Further Notes on Climate “Smart” Agriculture: Carbon Sequestration and its Discontents

Climate “smart” enthusiasts claim that damaging effects of climate change can be reversed by agricultural practices that promote sequestration of atmospheric carbon in soil. What is the evidence?

In my February 7, 2017 palaver Climate “Smart” or Climate Semantics? I gave an unflattering review of climate smart agriculture (CSA), now in heavy rotation by  international donors USAID, FAO, The World Bank and research centers like CGIAR. Since then, it has been covered by Crops, Soils, Agronomy News magazine, a monthly review published jointly by the Crop Science, Soil Science, and Agronomy Societies of America. Nothing I have read there changed my mind about CSA.

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Climate “Smart” or Climate Semantics?

Unloading combined corn grain during harvest. Farmers have rationalized fossil fuel powered, climate-adverse inputs including synthetic fertilizers based on measured productivity and returns. What are the parallel benefits of climate “smart” agriculture, and how do we measure them?

There’s a new kid on the block tugging at the global development purse strings. It’s called climate “smart” agriculture, heir apparent to sustainable agriculture, the latter aging passé with trend-conscious consultants who design projects for international donors like USAID, The World Bank, United Nations entities, and their contractors. Even global centers like the Consultative Group on International Agricultural Research (CGIAR) have been smitten. I have heard the term “climate smart” used indistinctly, in different settings, over the past year or so but did not pay attention to it. My bad. Now, it seems, the climate smart paradigm is in heavy rotation by purveyors of international development. But what exactly is climate “smart” agriculture (CSA)? What does CSA really mean to a smallholder remotely located in, say, Burkina Faso or Bangladesh? Or to operators here at home in North Carolina? Is CSA a path forward for global agriculture or is it just another semantic pivot at re-stocking R & D coffers?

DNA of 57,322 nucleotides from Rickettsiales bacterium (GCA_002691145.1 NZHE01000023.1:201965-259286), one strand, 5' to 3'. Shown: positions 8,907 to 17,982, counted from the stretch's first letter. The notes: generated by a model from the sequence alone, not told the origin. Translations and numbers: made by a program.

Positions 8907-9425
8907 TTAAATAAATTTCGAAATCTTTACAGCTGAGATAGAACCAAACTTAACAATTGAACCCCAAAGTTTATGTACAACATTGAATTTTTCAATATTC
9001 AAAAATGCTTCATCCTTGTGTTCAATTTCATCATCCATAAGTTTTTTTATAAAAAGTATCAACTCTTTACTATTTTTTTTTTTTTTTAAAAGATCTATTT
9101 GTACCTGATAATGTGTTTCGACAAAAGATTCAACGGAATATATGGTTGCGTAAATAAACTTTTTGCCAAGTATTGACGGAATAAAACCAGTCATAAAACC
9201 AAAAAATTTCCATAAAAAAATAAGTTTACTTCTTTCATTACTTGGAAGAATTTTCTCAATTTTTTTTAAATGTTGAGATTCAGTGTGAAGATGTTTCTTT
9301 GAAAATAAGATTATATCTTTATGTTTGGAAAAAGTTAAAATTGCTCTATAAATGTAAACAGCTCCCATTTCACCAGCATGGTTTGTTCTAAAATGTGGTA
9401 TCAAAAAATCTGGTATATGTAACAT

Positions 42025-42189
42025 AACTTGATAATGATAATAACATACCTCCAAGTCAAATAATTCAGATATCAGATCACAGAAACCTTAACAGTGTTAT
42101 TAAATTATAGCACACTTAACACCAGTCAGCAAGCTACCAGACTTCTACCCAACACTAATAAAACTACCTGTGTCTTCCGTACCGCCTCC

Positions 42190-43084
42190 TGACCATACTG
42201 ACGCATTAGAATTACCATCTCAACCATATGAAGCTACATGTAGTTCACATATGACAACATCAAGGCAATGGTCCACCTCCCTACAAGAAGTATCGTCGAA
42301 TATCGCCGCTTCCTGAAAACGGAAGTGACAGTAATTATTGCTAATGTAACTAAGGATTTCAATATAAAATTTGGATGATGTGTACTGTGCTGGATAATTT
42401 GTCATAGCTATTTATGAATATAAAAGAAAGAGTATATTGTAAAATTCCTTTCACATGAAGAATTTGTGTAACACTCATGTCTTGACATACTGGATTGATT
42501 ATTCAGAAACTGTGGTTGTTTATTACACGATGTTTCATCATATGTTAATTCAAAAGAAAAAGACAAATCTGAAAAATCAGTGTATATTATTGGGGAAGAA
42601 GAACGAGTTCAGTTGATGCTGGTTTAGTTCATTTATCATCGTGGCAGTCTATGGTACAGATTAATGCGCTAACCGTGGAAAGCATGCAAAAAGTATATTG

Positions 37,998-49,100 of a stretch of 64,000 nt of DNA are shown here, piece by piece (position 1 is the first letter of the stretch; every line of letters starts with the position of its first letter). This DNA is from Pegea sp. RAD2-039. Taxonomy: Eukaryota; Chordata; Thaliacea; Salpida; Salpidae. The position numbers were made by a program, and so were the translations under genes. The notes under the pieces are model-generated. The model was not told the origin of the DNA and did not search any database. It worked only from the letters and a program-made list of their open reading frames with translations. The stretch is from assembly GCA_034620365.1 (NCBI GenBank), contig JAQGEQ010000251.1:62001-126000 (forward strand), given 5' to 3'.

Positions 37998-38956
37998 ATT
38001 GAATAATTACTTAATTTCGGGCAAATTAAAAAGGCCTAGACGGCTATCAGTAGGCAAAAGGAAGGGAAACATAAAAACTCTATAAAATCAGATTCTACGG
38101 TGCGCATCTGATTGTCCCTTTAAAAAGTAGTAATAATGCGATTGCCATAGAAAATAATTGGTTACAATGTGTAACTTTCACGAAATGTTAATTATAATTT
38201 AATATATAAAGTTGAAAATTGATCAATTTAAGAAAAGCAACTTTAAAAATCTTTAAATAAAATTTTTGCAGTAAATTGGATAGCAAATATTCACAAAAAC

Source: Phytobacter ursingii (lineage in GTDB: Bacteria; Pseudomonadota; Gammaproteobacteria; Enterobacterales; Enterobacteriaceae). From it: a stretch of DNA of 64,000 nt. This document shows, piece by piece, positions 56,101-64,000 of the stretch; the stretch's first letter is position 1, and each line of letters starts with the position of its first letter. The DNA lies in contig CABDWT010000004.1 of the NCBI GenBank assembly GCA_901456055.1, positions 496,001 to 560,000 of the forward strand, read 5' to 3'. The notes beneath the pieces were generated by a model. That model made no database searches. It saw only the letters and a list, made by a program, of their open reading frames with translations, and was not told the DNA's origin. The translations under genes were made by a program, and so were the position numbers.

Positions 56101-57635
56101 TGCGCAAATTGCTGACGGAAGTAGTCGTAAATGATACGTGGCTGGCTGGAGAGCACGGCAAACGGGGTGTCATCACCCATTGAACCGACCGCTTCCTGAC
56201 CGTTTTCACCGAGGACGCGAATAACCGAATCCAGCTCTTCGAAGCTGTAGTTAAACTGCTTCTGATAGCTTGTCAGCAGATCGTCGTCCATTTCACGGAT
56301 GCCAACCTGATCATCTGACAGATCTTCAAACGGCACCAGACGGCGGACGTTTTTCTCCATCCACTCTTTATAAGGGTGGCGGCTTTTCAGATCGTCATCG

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Good Migrations


MC Escher ‘Day and Night’